My mother can’t seem to care less either, though she’s really irritated that Jackson is stealing Farrah’s spot light.  There’s pictures of my mother sporting an epically awesome Farrah do in about a million pictures floating around our house.  Almost every time she sees one she points out how perfect her hair was for the style, and I have to admit that it really did suit the shape of her face.

I have to go to work at four thirty and stay till close.  Right now I don’t really want to go because I had a late night.  Going to see the new Transformers flick, fan-girling over Shia LaBeouf, not getting out of the theatre till nine thirty, and reading half of What’s Eating Gilbert Grape in one sitting will do that to a person.  I think it’ll be alright though; I’m used to this shit.  Ever since I graduated high school (a year ago) I haven’t really been sleeping at night.  Staying up, watching tv and reading either half a book or a ton of internet fanfiction is my thing.  God I need a life.

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Observe and Report movie review

The story revolves around Ronnie Barnhardt (Seth Rogen) who is head of mall security, as well as a stubborn bipolar, who is bent on bringing down a flasher who has been victimizing women in the parking lot, including Barnhardt’s love interest, Brandi (Anna Faris).   While investigating the flasher case, as well as a robbery days later, he crosses Detective Harrison (Ray Liotta), and after, what normal people would think of as an embarrassing exchange where Barnhardt is verbally abused by the detective, he decides to enroll in the police academy and prove to himself and everybody else that he is a hero.  But to his dismay he fails the psychological exam due to his history of mental illness and delusional personality.  He then goes on a crusade to defend the mall, it’s employees, and himself.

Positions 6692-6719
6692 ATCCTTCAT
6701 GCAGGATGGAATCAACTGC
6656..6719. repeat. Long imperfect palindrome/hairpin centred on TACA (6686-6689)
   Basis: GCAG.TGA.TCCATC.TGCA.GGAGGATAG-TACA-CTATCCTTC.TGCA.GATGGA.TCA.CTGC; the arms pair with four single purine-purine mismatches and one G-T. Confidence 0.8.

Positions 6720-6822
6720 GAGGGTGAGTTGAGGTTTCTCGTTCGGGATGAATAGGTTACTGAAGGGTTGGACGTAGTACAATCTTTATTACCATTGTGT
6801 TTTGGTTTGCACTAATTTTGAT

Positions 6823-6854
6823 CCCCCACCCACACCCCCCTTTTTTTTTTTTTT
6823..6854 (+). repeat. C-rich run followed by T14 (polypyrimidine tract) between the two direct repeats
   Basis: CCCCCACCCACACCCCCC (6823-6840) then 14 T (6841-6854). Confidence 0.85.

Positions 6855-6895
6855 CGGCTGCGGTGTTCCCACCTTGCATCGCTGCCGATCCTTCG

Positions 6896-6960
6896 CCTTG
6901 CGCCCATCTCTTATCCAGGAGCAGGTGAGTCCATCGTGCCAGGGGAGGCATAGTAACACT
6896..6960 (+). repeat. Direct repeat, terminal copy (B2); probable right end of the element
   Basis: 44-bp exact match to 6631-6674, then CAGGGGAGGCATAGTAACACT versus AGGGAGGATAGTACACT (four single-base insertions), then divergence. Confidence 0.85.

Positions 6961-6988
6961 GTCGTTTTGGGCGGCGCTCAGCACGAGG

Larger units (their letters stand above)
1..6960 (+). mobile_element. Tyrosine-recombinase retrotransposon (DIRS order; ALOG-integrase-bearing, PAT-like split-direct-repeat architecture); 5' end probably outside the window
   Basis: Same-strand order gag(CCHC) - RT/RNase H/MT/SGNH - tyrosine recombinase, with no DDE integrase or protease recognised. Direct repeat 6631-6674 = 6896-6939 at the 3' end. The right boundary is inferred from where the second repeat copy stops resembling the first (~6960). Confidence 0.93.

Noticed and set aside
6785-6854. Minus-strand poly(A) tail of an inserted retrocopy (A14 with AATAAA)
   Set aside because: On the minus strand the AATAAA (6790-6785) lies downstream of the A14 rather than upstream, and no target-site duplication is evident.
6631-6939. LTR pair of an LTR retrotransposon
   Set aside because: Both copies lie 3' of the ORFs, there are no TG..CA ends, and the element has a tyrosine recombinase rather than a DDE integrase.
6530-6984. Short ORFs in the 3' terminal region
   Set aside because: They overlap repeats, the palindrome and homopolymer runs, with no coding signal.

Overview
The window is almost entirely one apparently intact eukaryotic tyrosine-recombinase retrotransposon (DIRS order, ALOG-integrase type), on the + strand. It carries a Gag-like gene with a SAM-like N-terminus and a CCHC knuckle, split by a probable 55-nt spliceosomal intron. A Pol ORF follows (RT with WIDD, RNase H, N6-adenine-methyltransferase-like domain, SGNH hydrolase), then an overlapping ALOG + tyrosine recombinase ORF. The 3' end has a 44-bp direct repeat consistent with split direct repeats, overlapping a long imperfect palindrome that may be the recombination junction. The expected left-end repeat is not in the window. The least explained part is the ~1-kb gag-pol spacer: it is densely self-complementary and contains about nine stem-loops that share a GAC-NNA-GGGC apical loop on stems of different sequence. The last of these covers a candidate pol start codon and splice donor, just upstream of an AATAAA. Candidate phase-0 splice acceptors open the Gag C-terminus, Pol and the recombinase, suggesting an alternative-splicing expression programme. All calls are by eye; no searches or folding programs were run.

This funny, exiting, and sometimes disturbing movie was realistic look into the mind of a man who has failed at so much in his life, but looks over all of this because no matter what he truly believes that he is a hero and deserves the respect that is hardly ever given to him.  Barnhardt’s will is strong and he’s not afraid to stand up for himself and others.  In my mind he is a hero, and despite what those two Bens on At the Movies said about their inability to relate, I rooted for him and commiserated completely. 
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Recently I've been looking back and finding things on youtube and other websites that bring me back to my past. Things like old Nickelodeon shows from the 90's, commercials for toys that I had growing up, and songs and singers that I loved but since have grown away from.

I've found that I miss a lot of those things dearly, and that I should stop looking up all this stuff because if I don't I'll never be able to get over the fact that I didn't appreciate them like I should have back then.

My case and point; Garth Brooks. When I was younger I loved him, and I didn't know why and now that I look back I've figured it out. He wasn't like all the other country and western singers of his day. Yes he sang his share of songs about love, heartbreak, getting drunk, and riding in the rodeo, but his main differene was that his songs had more meaning to them then just what was on the surface.

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I don't know if y'all see it, but I can't help but think that the message that Garth Brooks is trying to get across in this song and video is kind of similar to the messages that MCR weaves into the storylines of their songs. I know what you think I'm trying to say right now, but that's not it. What I'm trying to say is that I think that Garth Brooks influenced me more than what I give him credit for. I used to think that Green Day and MCR where the first musical acts in my life to teach me life lessons and to give me hope that one day I will be a successful person and find my own way to touch lives much like they have touched mine, but I was wrong.

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eye see you

My Father

I love my father.  Sometimes I love him even more than my mother.